Since we are harboured in Sanchon for some time, I thought I take the opportunity to reflect on some available ships.
I often meet newcomers and people maybe not so fresh off orientation island, but still new to the marine world of SL. Since I can't help studying about every ship I come across, I thought I write a wee bit about different ships. Mind you, these are my opinions and they may differ from yours, or even moreso, the shipwrights.
Ships - Sailing and non-moving
If you ever come across one of the gorgeous, majestic ships laying in the water, it is easy to get your imagination carried away, seeing yourself as the proud captain at the helm, the ship moving like a hind over the waves.
Unfortunately, there are limits to the physics of our world, and the atoms of our world (prims) put limitations on moving objects. So while a great, 45 metres long ship may look impressive, it is likely unable to move an inch.
Therefore, you have to divide our sailing ships into sailing and non-moving.
There are three basic principles when it comes to sailing ships. Two of them actually don't really sail per se, but are attached with the helmsman.
Ship's can be worn by the helmsman, as an attachment, usually on the pelvis, since this is a stable point. The ships travels pretty much by the same physics as when walking.
They can also have the helmsman sitting and driving, which is similar to other vehicles inworld, like motorboats. The ship may have sails, but are actually not using them, instead being powered in the same way as a motorboat.
The third version is based on the sailing mechanics originally devised by the legendary Kanker Greenacre (now that chap is a hero!). But because of the size of the ships, they also use something called 'wearable technology'. It makes the ship contain of two parts; the hull and some basic parts like masts. This one you sit on, just like other vehicles. The other part attaches to the helmsman, containing rigging, sails and all the rest.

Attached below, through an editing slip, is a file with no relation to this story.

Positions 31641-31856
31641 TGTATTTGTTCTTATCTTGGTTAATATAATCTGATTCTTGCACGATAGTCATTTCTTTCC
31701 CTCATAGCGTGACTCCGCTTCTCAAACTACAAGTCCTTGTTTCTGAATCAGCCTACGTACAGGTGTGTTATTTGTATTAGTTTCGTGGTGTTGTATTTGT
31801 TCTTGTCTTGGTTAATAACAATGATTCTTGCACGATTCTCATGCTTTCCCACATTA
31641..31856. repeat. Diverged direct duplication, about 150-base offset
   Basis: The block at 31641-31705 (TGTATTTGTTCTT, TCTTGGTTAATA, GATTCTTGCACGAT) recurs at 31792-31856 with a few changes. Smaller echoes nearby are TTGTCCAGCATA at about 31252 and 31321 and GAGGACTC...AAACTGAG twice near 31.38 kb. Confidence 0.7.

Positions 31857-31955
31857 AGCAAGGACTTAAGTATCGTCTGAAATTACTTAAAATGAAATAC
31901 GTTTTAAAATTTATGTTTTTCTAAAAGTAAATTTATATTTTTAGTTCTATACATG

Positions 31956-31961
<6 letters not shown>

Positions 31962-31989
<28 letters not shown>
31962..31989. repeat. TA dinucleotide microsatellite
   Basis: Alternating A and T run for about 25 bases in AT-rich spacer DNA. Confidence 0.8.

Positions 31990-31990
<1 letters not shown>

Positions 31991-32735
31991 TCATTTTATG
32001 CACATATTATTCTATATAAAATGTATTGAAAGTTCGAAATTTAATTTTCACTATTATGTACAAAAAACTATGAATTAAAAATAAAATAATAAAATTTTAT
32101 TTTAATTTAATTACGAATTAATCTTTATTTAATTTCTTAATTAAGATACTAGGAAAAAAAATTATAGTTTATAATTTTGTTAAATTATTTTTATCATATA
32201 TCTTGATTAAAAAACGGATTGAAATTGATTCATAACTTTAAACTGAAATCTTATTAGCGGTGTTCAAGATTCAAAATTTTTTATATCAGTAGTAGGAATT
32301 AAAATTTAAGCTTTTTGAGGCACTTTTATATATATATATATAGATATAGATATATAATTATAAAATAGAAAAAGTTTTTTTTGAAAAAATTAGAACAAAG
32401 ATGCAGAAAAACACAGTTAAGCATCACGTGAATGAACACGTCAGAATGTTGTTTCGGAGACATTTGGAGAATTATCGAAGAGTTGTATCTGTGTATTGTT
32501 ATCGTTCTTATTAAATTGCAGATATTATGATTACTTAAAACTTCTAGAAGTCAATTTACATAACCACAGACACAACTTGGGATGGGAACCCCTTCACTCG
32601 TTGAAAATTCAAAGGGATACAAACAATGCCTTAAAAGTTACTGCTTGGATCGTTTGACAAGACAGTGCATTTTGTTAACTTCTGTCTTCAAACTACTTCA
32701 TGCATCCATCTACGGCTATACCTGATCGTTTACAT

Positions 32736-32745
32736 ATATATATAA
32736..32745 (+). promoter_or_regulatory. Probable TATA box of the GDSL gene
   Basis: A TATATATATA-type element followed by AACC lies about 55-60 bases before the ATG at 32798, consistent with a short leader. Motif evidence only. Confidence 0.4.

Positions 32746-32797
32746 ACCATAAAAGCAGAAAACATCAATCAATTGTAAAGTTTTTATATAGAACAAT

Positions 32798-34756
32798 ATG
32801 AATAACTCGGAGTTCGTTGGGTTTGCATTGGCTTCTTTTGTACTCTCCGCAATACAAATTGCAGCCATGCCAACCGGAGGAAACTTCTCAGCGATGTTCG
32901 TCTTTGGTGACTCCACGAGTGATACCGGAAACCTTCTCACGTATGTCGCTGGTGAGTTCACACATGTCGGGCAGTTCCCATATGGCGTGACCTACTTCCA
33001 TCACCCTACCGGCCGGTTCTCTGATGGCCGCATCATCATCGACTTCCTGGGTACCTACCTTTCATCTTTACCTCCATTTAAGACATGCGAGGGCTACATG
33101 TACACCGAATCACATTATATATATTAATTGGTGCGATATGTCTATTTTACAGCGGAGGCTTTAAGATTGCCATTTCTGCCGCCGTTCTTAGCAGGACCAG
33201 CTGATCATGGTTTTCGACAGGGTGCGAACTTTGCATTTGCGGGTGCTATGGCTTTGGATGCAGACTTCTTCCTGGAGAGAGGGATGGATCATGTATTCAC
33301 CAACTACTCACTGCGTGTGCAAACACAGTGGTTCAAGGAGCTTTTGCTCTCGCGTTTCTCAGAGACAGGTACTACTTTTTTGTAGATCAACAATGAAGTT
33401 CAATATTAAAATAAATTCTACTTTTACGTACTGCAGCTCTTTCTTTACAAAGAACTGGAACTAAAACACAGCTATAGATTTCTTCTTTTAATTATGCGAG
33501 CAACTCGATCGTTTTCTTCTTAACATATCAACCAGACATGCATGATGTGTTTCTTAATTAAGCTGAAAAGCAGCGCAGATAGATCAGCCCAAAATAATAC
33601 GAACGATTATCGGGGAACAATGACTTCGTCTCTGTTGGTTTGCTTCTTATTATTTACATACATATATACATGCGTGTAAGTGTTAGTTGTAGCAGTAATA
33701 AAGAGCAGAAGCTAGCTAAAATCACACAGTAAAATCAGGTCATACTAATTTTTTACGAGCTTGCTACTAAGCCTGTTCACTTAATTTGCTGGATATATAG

Thanks to this, it is possible to sail though the ship has in total over 200 prims.
I have only seen three larger ships using this technique, two modern and one old. Well, to be fair, there are several models of one of the modern, but from the same shipwright, Jacqueline Trudeau.
Her largest yacht is a yawl, a magnificient sailing ship, which I have had the pleasure to try. More about this one later, though.
The other modern ship is the Kokakola Racing Sail by piera Tesio. I have not seen it sail, but I know it uses the same techniques.
Then there is the older one, The Brigantine, created by Chase Speculaas. Zaneta is one of these brigantines, though the newer version, based on La Mujer Viera. The difference lies only in colouring and textures, it is basically the same brigantine.
This is the largest of the older sailing ships available. That is if you mean sailing as in using the inworld winds for powering the ship and not being driven.
Of course I am probably quite subjective on this, but this is as piratey you can get inworld, when it comes to moving ships. The cannons are working and the SPD Brigantines can sink each other in battles, and if you sail to hard into the wind, she can actually capsize.
Some basic facts:
The Brigantine (& La Mujer Viera)
Shipwright: Chase Speculaas
Power: Sailing (Modified Kanker Greenacre's sailing mechanics)
Inworld display: Yes (Wind, angles, depth, etc)
Space (cabins, holds, etc): None, open deck only
Maximum crew: 4
Prims: 27 basic + 247 for rigging and details (worn)
Permissions: Copy (Textures can be modified to taste, though)
Price: L$1399 (SLX)
The ship is displayed at the USSU Ship yard in Jinsil.
If you already have the Brigantine and would like to get the new version La Mujer Viera, this is available for 200 $L. Note that you must own the older one already.